Radiation eases in Japan village near evacuation zone
Radiation measured at a village 25 miles from Japan's crippled nuclear plant is falling by the day, the International Atomic Energy Agency said.
Fri, Apr 01, 2011 at 1:10 PM
EVACUEES: The report comes two days after the IAEA’s warning that radiation levels were high enough for the Japanese government to mandate further evacuations. (Photo: ZUMA Press)
VIENNA - Radiation measured at a village 25 miles from Japan's crippled nuclear plant is falling by the day, the U.N. atomic agency said Friday, two days after warning the level exceeded a criterion for evacuation.
Wednesday's statement by the International Atomic Energy Agency had added to pressure on Japan's government to extend the exclusion zone beyond 20 km around the severely damaged Fukushima power plant.
But IAEA officials said Friday further soil samples from Iitate showed the average value of radioactive iodine — 131 down at 7 megabecquerels a square meter against 20 megabecquerels earlier — twice the level of an IAEA criterion for evacuation.
"This value is lower than what was reported Wednesday," senior agency official Gerhard Proehl told a media conference.
"Because there are more samples ... and together with the radioactive decay the situation improves daily," he said, adding 15 soil samples had been taken between March 19 and March 29.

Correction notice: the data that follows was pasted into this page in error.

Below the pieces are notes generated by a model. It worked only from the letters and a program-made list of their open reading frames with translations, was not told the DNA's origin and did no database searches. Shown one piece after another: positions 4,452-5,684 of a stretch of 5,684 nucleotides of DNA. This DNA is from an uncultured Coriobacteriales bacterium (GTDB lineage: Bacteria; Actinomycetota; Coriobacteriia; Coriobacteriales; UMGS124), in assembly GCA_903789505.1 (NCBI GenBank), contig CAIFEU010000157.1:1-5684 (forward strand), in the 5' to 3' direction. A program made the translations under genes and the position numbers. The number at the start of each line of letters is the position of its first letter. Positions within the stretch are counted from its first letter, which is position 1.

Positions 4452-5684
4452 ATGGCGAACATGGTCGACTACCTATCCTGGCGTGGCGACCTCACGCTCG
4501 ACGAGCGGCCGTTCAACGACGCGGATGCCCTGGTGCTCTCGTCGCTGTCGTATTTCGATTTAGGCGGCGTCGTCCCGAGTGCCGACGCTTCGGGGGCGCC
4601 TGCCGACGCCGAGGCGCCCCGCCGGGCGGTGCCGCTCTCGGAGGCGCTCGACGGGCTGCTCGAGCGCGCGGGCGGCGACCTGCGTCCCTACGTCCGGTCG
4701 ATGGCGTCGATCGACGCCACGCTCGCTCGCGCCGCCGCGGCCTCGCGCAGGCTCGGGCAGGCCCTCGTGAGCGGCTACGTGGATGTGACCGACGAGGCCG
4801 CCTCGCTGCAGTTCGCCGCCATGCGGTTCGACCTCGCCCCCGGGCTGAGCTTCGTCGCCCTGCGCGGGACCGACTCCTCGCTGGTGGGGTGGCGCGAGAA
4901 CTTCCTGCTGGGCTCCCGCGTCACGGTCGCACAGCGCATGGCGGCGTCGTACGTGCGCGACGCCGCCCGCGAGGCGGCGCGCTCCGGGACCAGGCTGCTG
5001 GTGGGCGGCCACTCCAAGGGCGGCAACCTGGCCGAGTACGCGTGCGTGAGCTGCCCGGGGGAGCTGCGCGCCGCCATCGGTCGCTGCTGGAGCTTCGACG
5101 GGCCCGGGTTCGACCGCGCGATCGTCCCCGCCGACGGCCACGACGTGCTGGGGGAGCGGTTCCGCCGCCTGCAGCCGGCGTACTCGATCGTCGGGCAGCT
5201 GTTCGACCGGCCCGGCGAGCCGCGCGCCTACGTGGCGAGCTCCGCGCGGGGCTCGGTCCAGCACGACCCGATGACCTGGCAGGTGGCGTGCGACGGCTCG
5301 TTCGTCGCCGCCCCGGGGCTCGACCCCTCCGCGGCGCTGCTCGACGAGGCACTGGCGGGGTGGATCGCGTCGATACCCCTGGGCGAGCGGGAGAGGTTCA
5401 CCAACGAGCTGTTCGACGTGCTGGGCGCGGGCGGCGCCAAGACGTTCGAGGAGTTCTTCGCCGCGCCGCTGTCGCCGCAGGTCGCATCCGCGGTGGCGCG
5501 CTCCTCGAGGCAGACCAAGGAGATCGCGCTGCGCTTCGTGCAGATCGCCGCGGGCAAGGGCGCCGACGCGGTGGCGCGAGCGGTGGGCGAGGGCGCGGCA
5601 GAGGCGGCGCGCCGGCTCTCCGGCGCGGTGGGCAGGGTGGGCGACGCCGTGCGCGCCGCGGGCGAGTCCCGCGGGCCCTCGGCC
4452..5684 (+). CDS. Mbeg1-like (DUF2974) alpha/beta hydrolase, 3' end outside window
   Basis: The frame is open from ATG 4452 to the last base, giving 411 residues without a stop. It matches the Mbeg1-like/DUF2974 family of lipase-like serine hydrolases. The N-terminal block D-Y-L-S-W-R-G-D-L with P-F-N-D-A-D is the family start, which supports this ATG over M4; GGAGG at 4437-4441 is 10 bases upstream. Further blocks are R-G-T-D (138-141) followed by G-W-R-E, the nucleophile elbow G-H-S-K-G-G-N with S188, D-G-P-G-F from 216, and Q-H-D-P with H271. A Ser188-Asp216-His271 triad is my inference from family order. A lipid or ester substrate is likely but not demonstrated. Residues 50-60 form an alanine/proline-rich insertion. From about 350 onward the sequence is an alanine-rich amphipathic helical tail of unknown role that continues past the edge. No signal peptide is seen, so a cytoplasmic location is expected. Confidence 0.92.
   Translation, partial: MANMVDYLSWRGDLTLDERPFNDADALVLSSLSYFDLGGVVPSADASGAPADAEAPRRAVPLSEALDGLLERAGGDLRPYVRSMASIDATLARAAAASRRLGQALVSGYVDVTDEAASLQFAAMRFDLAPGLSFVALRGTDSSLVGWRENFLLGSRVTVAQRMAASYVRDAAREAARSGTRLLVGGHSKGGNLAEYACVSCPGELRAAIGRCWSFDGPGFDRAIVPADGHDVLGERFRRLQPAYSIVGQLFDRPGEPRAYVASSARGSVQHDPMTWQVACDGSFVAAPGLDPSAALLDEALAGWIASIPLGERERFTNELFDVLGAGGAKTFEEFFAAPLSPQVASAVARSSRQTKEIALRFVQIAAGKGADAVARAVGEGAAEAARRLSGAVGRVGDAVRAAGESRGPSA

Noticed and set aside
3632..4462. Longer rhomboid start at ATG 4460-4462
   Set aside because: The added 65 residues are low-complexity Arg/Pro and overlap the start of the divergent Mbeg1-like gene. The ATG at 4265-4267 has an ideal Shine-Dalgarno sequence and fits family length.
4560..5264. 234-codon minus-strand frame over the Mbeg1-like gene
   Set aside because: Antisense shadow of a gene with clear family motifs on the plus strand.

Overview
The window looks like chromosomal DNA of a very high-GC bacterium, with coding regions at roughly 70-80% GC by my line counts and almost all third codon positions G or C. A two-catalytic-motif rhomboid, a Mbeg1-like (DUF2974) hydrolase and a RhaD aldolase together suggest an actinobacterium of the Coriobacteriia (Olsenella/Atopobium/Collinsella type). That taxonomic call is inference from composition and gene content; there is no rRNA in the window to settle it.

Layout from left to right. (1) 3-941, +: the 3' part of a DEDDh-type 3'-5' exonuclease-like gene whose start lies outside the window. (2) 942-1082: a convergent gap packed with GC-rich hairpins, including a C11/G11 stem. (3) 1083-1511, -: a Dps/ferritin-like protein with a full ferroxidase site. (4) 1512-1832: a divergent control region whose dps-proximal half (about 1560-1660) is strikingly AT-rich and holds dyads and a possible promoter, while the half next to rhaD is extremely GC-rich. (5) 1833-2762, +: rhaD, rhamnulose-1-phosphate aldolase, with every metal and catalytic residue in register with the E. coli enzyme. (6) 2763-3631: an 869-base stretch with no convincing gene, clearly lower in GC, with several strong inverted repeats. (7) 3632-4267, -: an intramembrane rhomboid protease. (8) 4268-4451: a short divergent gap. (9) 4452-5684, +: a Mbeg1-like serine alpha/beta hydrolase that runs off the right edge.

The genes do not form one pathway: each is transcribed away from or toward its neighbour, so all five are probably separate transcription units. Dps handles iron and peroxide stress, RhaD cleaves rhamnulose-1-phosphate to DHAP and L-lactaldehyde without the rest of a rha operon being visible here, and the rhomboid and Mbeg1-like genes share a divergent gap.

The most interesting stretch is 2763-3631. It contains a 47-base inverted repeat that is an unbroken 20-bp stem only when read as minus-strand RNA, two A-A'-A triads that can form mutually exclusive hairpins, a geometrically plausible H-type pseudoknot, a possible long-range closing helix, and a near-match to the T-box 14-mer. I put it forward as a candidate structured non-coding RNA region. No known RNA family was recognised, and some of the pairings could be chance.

Japanese opposition politicians have lambasted Prime Minister Naoto Kan for sticking with the original exclusion area, nearly three weeks after an earthquake and tsunami sparked the world's worst nuclear crisis since Chernobyl in 1986.
But Denis Flory, an IAEA deputy director general, said the Vienna-based agency had never recommended evacuation from the area, saying this was up to the Japanese authorities.
"It is in the hands of the Japanese government. They are assessing the situation and it is their role to take actions based on their assessment," Flory said.
He said the overall situation at Fukushima power plant, severely damaged by the massive March 11 earthquake and tsunami, remained "very serious."
(Reporting by Fredrik Dahl and Michael Shields; Editing by Louise Ireland)
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